Assistant House Democratic Leader Ilana Rubel (D-Boise) on Tuesday called on the State Legislature to repeal what she called Idaho’s “draconian non-compete statute.”
The law, which amended Idaho Code 44-2704, passed in 2016.
As amended, the statute requires Idaho courts to find that employers who hold non-compete agreements suffer “irreparable harm” when an employee takes a job with a competitor -– regardless of whether any actual harm occurs.
Supporters contend the law has a “stifling effect on start-ups and business growth,” in Idaho. More than 100 business leaders and investors from across the state have signed a letter which was delivered to the Governor “Butch” Otter and House and Senate Leadership Tuesday, calling for the 2016 amendments to be repealed.
“When the law passed in 2016, there just wasn’t much attention given to the issue -- or understanding -- of the risks created by the bill. Most business owners and entrepreneurs didn’t even know about it until after the law passed,” Rubel said. “Since then, the law has gotten a lot of negative coverage and people are much more aware of the problems it creates for employees and entrepreneurs in Idaho.”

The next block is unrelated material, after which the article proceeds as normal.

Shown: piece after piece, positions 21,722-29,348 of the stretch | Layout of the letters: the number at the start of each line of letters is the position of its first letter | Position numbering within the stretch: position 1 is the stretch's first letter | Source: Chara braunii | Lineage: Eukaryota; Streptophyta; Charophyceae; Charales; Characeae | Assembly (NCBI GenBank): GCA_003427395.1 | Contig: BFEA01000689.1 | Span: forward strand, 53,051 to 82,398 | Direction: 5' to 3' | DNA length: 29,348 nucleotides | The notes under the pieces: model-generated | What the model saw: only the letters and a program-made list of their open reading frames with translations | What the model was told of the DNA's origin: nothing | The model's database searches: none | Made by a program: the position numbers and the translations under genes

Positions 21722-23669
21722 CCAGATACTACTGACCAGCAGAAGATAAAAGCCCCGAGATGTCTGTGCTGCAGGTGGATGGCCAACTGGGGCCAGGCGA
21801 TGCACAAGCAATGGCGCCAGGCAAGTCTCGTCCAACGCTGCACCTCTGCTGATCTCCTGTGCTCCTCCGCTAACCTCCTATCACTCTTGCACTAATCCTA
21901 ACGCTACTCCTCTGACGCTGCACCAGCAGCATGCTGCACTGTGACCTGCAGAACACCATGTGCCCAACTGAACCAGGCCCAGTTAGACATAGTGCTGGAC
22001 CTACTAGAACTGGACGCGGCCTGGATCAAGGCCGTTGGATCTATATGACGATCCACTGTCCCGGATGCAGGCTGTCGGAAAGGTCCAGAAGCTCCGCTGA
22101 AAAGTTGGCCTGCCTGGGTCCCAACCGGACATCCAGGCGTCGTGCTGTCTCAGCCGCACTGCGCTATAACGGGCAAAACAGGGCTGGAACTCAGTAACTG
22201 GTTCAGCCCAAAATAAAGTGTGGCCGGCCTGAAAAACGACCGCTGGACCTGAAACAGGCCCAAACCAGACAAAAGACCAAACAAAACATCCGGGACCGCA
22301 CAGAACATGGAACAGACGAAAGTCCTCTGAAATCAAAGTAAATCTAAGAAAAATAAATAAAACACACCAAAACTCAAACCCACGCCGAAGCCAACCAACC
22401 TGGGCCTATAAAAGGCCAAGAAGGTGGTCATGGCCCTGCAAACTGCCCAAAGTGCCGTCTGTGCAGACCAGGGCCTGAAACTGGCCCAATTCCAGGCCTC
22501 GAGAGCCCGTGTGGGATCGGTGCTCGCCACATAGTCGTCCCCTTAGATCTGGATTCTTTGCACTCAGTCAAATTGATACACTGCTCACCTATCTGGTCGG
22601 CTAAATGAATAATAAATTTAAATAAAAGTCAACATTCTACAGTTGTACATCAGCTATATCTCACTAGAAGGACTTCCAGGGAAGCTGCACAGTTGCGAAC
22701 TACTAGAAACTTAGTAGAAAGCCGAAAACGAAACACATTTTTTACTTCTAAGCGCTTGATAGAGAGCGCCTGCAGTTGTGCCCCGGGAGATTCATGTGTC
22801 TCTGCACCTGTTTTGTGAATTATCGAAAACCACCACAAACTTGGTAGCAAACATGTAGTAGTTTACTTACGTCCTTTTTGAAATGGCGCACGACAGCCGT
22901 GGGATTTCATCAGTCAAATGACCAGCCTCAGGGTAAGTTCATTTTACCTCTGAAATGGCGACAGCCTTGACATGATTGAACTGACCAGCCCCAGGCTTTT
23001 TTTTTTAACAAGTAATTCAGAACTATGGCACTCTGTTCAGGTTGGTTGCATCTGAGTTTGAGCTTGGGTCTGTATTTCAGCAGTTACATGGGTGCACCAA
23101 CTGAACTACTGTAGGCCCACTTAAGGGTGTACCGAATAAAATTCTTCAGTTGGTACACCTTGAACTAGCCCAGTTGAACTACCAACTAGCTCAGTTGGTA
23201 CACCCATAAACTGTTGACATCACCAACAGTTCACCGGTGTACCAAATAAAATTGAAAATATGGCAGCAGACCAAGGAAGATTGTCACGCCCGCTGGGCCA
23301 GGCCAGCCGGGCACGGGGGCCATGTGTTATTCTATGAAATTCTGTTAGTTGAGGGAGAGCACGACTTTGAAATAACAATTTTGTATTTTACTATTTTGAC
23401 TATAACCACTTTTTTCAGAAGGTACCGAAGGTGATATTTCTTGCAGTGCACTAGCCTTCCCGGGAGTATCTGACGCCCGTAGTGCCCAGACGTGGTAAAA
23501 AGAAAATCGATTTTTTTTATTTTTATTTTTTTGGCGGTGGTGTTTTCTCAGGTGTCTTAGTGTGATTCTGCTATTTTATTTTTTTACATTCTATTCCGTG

Unfortunately for Idaho, much of that negative attention played out in the national press, supporters said. A July 17, 2017 issue of Inc.com was headlined: “Have a Great Startup Idea? Don’t Move to Idaho.” Similar negative stories about Idaho’s non-compete law were printed in the mid-July issues of the New York Times and the American Institute for Economic Research.
“Any law that stifles business growth and encourages entrepreneurs to leave the state is not good for Idaho,” Rubel stated. “It also hurts families because workers don’t have the freedom to find a better, high-paying job for fear of getting sued. No one should have to endure a lawsuit in order to start a business or take a better job.”